Tampa Electric supplies Big Bend Station’s coal needs through a combination of three coal supply agreements that continue through 2017 and a collection of shorter term contracts and spot purchases. Tampa Electric has contracted for and has available from inventory over 75% of its 2017 expected coal needs through agreements with coal suppliers to mitigate price volatility and ensure the reliability of supply. Tampa Electric anticipates the remaining solid fuel consumption for Big Bend Station and Polk Unit 1 will be procured through spot market purchases or consumed from inventory during 2016 and 2017.

Tampa Electric can receive coal at its Big Bend Station via waterborne or rail delivery. Once delivered to Big Bend Station, Polk Unit 1 solid fuel is trucked to the Polk Station.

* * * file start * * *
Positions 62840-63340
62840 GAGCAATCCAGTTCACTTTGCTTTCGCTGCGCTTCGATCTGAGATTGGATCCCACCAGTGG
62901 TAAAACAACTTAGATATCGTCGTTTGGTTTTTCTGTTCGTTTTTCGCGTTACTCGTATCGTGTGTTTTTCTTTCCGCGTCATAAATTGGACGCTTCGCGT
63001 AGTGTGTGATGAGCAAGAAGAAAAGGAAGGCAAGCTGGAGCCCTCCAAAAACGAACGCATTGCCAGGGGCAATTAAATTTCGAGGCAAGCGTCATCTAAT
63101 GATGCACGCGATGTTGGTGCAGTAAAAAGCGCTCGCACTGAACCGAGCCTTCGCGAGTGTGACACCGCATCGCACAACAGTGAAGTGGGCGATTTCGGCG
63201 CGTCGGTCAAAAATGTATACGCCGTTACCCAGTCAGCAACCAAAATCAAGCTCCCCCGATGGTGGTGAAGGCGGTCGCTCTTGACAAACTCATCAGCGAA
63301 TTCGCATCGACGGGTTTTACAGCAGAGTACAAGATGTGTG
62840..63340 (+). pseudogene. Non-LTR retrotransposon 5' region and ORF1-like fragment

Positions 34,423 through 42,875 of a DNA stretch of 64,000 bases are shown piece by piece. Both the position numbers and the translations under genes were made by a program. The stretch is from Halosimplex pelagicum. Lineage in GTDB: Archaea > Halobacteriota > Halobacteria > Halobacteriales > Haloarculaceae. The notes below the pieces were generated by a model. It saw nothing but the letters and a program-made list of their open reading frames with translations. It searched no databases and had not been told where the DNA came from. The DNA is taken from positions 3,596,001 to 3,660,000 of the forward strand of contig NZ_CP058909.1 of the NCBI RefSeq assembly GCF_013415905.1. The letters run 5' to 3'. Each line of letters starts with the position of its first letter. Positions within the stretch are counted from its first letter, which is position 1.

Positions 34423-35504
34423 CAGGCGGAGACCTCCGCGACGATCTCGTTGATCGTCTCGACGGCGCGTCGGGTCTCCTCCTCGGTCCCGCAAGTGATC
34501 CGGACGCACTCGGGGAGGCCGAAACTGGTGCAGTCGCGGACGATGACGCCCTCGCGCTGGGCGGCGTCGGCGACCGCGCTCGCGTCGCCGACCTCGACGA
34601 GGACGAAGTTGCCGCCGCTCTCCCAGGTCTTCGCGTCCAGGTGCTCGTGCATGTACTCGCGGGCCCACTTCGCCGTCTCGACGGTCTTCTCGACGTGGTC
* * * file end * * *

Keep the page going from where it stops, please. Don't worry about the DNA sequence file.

The waterborne deliveries come via the Mississippi River system through United Bulk Terminal or from foreign sources. One of two river barge transportation agreements expire at the end of 2016. Tampa Electric is currently assessing the most economic replacement option for this agreement. Due to the flexibility in the company’s delivery and supply portfolio, Tampa Electric can meet its 2017 solid fuel delivery needs without replacing this agreement. Tampa Electric has taken advantage of a number of spot market transportation opportunities. Tampa Electric has used a different river transportation provider and three new terminals during 2016 to manage its portfolio during changing coal consumption levels.